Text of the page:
A GEOLOGIC RECORD OF COMPETING SULFATE-DEPLETION PROCESSES WITHIN CONTINENTAL-RISE SEDIMENTS OVERLYING METHANE GAS HYDRATES OF THE BLAKE RIDGE REGION (OFFSHORE SOUTHEASTERN UNITED STATES)
Marine sediments of the Blake Ridge (offshore South Carolina and Georgia) contain sulfide minerals that point to AMO as an important diagenetic process both today and in the recent geological past. At the present-day methane-sulfate interface, upward-diffusing methane is consumed by reaction with downward-diffusing sulfate, producing a geochemical environment that promotes the authigenic precipitation of sulfide minerals. These sulfide minerals, mainly pyrite, are enriched in the heavy isotope of sulfur (34S), whereas solid-phase sulfide higher in the sulfate reduction zone contains more 32S. This result is consistent with larger fluxes of methane in the region derived from underlying methane gas hydrate deposits.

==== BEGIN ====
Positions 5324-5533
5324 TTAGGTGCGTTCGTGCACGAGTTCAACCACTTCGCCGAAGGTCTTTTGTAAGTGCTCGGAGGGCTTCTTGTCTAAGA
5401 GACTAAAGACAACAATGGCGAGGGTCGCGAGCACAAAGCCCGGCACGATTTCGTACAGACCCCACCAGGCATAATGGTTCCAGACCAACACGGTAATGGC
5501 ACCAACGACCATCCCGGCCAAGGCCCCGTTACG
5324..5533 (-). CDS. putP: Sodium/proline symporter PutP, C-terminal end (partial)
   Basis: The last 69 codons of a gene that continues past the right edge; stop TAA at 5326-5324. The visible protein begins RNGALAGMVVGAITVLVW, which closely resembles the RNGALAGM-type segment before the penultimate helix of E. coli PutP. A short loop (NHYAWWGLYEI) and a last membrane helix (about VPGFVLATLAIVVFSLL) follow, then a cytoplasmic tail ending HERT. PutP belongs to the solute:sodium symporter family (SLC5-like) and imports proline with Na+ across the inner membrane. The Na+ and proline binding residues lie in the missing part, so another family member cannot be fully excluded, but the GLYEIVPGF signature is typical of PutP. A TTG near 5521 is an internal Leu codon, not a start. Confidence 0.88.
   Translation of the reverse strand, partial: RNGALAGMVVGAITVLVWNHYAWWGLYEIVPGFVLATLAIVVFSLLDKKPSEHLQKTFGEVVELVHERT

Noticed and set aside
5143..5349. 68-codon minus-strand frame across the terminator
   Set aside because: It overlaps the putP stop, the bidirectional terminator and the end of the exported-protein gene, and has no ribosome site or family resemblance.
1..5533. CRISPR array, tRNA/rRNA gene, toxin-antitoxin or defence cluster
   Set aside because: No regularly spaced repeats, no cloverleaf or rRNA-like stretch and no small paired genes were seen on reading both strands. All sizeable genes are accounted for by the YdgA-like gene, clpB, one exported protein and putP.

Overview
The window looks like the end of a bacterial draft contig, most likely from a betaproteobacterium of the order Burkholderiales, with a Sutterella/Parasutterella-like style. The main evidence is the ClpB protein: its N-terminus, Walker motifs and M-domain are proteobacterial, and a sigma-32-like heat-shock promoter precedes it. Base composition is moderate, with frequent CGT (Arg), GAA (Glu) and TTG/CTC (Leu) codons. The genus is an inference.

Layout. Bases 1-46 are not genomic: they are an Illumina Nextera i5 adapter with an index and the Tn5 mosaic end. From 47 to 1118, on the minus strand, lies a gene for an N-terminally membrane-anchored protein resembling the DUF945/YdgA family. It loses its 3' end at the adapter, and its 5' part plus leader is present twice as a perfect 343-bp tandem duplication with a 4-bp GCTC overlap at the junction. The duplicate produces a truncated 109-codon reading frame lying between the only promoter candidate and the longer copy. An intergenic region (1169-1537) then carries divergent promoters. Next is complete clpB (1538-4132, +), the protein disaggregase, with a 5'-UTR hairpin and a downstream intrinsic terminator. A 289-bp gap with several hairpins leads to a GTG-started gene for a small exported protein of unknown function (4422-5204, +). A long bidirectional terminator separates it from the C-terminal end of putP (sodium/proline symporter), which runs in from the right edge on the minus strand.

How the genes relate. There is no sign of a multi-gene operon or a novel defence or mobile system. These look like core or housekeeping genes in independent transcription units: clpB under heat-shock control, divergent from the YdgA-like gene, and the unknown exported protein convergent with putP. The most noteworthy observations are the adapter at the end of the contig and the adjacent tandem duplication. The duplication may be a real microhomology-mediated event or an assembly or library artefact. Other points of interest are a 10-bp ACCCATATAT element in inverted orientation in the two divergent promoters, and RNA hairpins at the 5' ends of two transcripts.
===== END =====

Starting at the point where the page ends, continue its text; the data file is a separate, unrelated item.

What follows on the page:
The sedimentary record of a portion of the Blake Ridge (ODP Site 995) back to the Late Miocene (~6.2 Ma) shows that changing depositional conditions seem to emphasize sulfate reduction over AMO in progressively older sediments. Sulfide mineral concentration changes from low baseline values (0.2 weight percent) in youthful sediments to higher values (0.4 to 0.6 wt %) in older sediments. Baseline values of δ34S also increase from -45 to -30 with increasing depth and sediment age. Geochemical conditions today favor more sulfide mineralization in association with AMO, whereas conditions in the past likely responded to higher delivery rates of sedimentary organic matter conditions necessary to ultimately produce the amount of methane gas hydrates occurring within the Blake Ridge region.